Chateau La Dominique 2018
Critical AcclaimAll Vintages
Tasting more like a great Pomerol than a Saint-Emilion (which makes sense given its location), the 2018 Château La Dominique is a knockout winner in this great vintage and should be snatched up by readers. A blend of 85% Merlot, 12% Cabernet Franc, and 3% Cabernet Sauvignon, it reveals a dense purple hue as well as gorgeous notes of crème de cassis, ripe black cherries, spring flowers, damp earth, and truffle. These carry to a full-bodied, sweetly fruited, sexy 2018 with incredible purity, a solid spine of acidity, ultra-fine tannins, and a great, great finish. It's already impossible to resist, yet it should evolve for 15-20 years with no issues. Bravo!
Aromas of blueberry, mulberry, spiced plum, walnut, tobacco and cigar box on the nose. It’s full-bodied with firm, silky tannins that frame a core of ripe blue and purple fruit. Polished and rich with wonderful depth. Better from 2024.
This estate, backing on to Chateau Cheval Blanc, has produced an intensely structured wine also full of rich fruits. It has the weight and density typical of this warm vintage, giving a powerhouse of black fruit and structure. Drink from 2026.
This has plenty of coffee/mocha edging and generosity, alongside abundant tannins and an enjoyable lift that gives tension and definition. Everything in balance, with a juicy finish. An excellent 2018, showcasing the slightly more hands-off work in the cellar at La Dominique. New technical director Yann Monties (ex-Haut-Bailly) is making an impact alongside director Gwendeline Lucas. Drinking Window 2026 - 2040
Deep garnet-purple colored, the 2018 La Dominique is a little broody, offering up damp soil, pencil lead, wild fungi and charcoal scents over a core of plum preserves and stewed blackberries. The medium to full-bodied palate delivers muscular black and blue fruit preserves, supported by ripe, rounded tannin's and just enough freshness, finishing earthy. It opened considerably after a few hours, contributing exotic spice and floral undertones. Give it 4-5 years in cellar and drink it over the following 15 years+. Rating : 92+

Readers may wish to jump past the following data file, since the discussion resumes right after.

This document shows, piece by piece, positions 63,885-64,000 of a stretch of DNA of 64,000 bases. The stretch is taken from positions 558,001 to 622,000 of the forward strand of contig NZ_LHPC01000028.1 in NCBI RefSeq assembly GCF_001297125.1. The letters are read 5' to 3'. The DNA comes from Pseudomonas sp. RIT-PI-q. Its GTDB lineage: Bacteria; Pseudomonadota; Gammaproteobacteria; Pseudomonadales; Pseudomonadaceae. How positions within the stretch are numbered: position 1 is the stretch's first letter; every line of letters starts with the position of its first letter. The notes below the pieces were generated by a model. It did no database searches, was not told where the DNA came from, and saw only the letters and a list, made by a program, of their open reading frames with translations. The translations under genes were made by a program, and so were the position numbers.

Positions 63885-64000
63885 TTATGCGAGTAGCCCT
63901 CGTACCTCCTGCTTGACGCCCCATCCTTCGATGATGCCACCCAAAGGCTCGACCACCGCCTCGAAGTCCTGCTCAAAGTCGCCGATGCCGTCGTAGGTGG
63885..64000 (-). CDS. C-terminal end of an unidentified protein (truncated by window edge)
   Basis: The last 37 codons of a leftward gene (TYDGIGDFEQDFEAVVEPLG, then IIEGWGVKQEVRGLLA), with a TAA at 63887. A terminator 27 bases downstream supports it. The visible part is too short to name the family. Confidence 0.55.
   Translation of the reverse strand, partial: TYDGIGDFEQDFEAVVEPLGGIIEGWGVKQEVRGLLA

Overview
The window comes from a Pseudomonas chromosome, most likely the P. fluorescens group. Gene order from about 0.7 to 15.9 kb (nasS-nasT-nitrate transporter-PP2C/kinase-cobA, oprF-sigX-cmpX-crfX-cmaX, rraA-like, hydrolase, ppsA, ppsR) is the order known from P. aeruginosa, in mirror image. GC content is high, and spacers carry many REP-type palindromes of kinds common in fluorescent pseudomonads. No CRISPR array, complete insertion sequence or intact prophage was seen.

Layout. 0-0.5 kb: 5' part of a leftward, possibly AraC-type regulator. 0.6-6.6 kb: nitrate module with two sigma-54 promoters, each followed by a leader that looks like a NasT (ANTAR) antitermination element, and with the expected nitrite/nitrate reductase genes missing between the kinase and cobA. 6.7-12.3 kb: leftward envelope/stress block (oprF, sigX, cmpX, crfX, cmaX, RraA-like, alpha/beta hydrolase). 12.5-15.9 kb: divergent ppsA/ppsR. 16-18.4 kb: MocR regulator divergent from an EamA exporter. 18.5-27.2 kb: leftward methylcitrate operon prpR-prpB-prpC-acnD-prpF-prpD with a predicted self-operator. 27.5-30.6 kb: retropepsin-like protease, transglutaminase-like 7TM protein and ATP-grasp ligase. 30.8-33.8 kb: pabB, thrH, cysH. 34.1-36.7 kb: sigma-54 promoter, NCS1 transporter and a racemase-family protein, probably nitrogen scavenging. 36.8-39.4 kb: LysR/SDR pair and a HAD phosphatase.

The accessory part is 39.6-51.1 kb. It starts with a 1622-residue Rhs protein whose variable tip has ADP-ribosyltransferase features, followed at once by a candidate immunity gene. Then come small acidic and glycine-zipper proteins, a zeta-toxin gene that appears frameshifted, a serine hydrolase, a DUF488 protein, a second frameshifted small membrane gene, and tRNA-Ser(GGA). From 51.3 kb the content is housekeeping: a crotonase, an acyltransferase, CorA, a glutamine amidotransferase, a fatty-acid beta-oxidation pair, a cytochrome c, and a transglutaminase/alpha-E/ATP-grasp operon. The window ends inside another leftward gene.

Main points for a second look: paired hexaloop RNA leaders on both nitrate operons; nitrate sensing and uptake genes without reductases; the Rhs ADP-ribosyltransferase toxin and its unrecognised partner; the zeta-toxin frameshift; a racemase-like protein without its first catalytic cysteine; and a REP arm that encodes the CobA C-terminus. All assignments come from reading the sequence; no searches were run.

Respect for the soil in order to bring out its potential at its best, disciplined and careful work in the vines throughout their life-cycle, greatest care for the grapes from their ripening until the crucial period of fermentation, and finally the closest attention that is paid during the ageing process and the bottling. The winery has 23 hectares and the soils are 25% deep gravel, 75% old sand mixes with gravel over a clay sub-layer. The vines average 30 years of age.
Marked by its historic fortified village—perhaps the prettiest in all of Bordeaux, the St-Émilion appellation, along with its neighboring village of Pomerol, are leaders in quality on the Right Bank of Bordeaux. These Merlot-dominant red wines (complemented by various amounts of Cabernet Franc and/or Cabernet Sauvignon) remain some of the most admired and collected wines of the world.
St-Émilion has the longest history in wine production in Bordeaux—longer than the Left Bank—dating back to an 8th century monk named Saint Émilion who became a hermit in one of the many limestone caves scattered throughout the area.
Today St-Émilion is made up of hundreds of independent farmers dedicated to the same thing: growing Merlot and Cabernet Franc (and tiny amounts of Cabernet Sauvignon). While always roughly the same blend, the wines of St-Émilion vary considerably depending on the soil upon which they are grown—and the soils do vary considerably throughout the region.
The chateaux with the highest classification (Premier Grand Cru Classés) are on gravel-rich soils or steep, clay-limestone hillsides. There are only four given the highest rank, called Premier Grand Cru Classés A (Chateau Cheval Blanc, Ausone, Angélus, Pavie) and 14 are Premier Grand Cru Classés B. Much of the rest of the vineyards in the appellation are on flatter land where the soils are a mix of gravel, sand and alluvial matter.
Great wines from St-Émilion will be deep in color, and might have characteristics of blackberry liqueur, black raspberry, licorice, chocolate, grilled meat, earth or truffles. They will be bold, layered and lush.
One of the world’s most classic and popular styles of red wine, Bordeaux-inspired blends have spread from their homeland in France to nearly every corner of the New World. Typically based on either Cabernet Sauvignon or Merlot and supported by Cabernet Franc, Malbec and Petit Verdot, the best of these are densely hued, fragrant, full of fruit and boast a structure that begs for cellar time. Somm Secret—Blends from Bordeaux are generally earthier compared to those from the New World, which tend to be fruit-dominant.